AP Photo/Brennan Linsley
Oregon legislators had some ridiculous anti-gun bills up for consideration this year. Luckily, most of the worst died an ignoble death.
Unfortunately, those bills may be gone, but they’re far from forgotten. It seems anti-gun lawmakers have vowed to engage in a little political necromancy and raise at least one of those bills from the dead.
A multifaceted gun control bill pushed by Oregon Democrats may be dead this session, but advocates and opponents alike are confident it will return.
Senate Bill 978 was a casualty of the deal that got Senate Republicans to end their four-day walkout and return to the Capitol, allowing Democrats to pass a multibillion-dollar education revenue bill on May 13.
The move to include SB 978 in the trade disappointed gun control advocates inside and outside the Capitol, particularly since it dovetailed with the Moms Demand Action lobbying day two days later.
“We certainly had hopes that this would be a big year for sweeping gun control and gun regulation here in Oregon,” said Hilary Uhlig, state campaigns lead for Moms Demand Action in Oregon. “If it was too hard to stomach as a package, we are used to incremental change and we will keep working until we can stem the tide of gun death.”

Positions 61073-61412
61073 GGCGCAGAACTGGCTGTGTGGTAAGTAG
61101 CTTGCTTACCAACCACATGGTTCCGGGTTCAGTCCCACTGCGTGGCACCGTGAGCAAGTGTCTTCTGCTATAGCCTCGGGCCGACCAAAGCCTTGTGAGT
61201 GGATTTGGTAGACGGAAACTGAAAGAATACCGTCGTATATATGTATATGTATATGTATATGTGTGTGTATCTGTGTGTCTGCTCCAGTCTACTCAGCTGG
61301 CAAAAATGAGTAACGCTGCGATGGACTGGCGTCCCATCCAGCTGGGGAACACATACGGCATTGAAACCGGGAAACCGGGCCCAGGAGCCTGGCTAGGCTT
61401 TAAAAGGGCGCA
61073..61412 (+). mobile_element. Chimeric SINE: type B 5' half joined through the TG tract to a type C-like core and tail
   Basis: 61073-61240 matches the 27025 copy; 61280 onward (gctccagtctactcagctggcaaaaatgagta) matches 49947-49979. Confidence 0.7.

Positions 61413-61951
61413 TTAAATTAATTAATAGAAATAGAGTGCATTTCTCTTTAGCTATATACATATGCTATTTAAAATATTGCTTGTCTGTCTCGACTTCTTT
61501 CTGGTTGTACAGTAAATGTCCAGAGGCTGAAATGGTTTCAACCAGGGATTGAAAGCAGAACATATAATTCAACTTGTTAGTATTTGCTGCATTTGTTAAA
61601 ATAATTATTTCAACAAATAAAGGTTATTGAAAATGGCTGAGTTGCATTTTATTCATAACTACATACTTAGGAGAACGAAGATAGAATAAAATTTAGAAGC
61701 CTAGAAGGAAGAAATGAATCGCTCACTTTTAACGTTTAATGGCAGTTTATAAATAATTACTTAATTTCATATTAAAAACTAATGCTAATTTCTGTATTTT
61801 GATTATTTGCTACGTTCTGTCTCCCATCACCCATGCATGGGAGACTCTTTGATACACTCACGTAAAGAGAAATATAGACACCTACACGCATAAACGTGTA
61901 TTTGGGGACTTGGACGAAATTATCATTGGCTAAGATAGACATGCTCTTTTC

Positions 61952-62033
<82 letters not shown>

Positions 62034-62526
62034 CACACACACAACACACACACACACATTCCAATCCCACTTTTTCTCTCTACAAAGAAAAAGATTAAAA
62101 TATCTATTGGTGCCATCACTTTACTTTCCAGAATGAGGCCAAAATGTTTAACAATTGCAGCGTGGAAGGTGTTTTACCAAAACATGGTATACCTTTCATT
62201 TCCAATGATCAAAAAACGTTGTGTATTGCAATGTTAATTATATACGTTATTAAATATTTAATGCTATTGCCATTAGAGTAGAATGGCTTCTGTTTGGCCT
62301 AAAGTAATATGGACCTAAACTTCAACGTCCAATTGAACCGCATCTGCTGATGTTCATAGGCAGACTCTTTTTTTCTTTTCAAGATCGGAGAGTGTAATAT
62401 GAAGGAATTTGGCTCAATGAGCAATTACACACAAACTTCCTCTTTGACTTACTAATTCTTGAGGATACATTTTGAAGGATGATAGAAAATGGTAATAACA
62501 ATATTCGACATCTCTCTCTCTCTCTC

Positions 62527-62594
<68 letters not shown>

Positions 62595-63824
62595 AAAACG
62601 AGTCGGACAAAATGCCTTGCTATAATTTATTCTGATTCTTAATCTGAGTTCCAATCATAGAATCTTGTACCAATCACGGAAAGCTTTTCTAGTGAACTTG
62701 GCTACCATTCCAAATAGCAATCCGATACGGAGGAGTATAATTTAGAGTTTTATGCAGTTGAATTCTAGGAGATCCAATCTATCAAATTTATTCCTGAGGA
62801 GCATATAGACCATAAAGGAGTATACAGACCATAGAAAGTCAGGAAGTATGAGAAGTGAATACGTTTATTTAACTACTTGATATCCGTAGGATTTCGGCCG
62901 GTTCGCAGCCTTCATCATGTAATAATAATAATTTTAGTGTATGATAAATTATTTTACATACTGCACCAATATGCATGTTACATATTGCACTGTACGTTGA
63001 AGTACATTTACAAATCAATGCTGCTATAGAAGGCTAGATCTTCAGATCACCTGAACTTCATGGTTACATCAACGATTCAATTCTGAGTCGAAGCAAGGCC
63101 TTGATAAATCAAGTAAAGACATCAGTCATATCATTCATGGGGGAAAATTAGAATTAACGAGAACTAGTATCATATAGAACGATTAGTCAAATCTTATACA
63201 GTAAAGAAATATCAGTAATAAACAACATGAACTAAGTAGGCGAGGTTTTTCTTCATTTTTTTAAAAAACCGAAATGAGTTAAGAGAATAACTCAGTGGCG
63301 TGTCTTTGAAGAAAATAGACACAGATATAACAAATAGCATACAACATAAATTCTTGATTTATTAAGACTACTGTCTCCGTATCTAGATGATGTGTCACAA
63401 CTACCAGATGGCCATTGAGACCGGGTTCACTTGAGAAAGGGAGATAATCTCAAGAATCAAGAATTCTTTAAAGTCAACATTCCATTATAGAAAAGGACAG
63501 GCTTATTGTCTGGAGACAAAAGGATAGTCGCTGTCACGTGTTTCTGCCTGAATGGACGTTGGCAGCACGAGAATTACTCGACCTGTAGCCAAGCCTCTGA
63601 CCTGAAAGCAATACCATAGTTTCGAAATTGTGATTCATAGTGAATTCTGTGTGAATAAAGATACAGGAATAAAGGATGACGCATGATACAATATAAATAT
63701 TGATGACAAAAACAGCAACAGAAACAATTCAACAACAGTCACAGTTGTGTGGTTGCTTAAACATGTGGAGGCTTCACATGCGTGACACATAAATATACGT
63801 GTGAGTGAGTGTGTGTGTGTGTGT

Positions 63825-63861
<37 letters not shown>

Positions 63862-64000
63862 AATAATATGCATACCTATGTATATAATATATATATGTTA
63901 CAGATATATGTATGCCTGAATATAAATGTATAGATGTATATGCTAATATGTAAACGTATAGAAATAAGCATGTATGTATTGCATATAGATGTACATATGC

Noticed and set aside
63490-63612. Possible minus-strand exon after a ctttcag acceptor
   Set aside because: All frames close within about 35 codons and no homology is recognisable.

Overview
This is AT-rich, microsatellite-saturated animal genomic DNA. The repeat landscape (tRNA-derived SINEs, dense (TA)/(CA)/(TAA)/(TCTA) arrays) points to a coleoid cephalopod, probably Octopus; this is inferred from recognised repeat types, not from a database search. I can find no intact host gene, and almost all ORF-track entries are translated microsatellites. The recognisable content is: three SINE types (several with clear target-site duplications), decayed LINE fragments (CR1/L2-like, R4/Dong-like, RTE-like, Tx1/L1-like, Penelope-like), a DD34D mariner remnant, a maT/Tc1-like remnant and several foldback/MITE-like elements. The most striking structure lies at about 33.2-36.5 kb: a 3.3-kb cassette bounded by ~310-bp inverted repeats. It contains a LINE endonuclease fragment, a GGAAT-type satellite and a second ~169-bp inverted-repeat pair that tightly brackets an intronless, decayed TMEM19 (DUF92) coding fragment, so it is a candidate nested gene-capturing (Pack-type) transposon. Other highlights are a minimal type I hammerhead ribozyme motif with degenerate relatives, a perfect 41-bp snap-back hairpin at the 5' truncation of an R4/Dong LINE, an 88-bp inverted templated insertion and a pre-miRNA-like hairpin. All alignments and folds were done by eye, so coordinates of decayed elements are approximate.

The fact of the matter is that there’s nothing in that bill that will help “stem the tide of gun deaths.” What’s more, I’m becoming more and more convinced that they know it. I mean, how else can you look at a mass shooting or some other senseless tragedy, use it to justify a bill, then introduce bills that do nothing about the real problem?
SB 978 was a bill that was to fix a supposed oversight in how a previous measure was to be enforced. That measure lumped people who were never convicted of domestic violence into the same category as spousal abusers, meaning they would be unable to obtain firearms forever more. This, despite the lack of a felony conviction nor a conviction on a domestic violence charge.
Proponents call it the “boyfriend loophole,” but all it takes is someone claiming not just that they were assaulted, but they were dating the alleged attacker and their ability to own firearms ends. Nevermind that it can be very difficult to determine if that’s an accurate assessment or not. At least with marriages or those who cohabitate, we have records that support the assertion. Oregon’s measure didn’t do any of that.
The only saving grace was that there wasn’t a mechanism to take these poor schlubs’ guns.
The bill in question sought to change that.
The world has no use for spousal abusers. None whatsoever. I understand getting furious with your partner, but not trying to hurt them. I’m not about to defend that evil behavior in the least.
But what I will defend is the right of people who haven’t been charged with domestic violence being treated like those who have. Either change the domestic violence laws to include these men–including some mechanism for due process in establishing that a relationship did exist–or step off and give it up.
It’s that simple.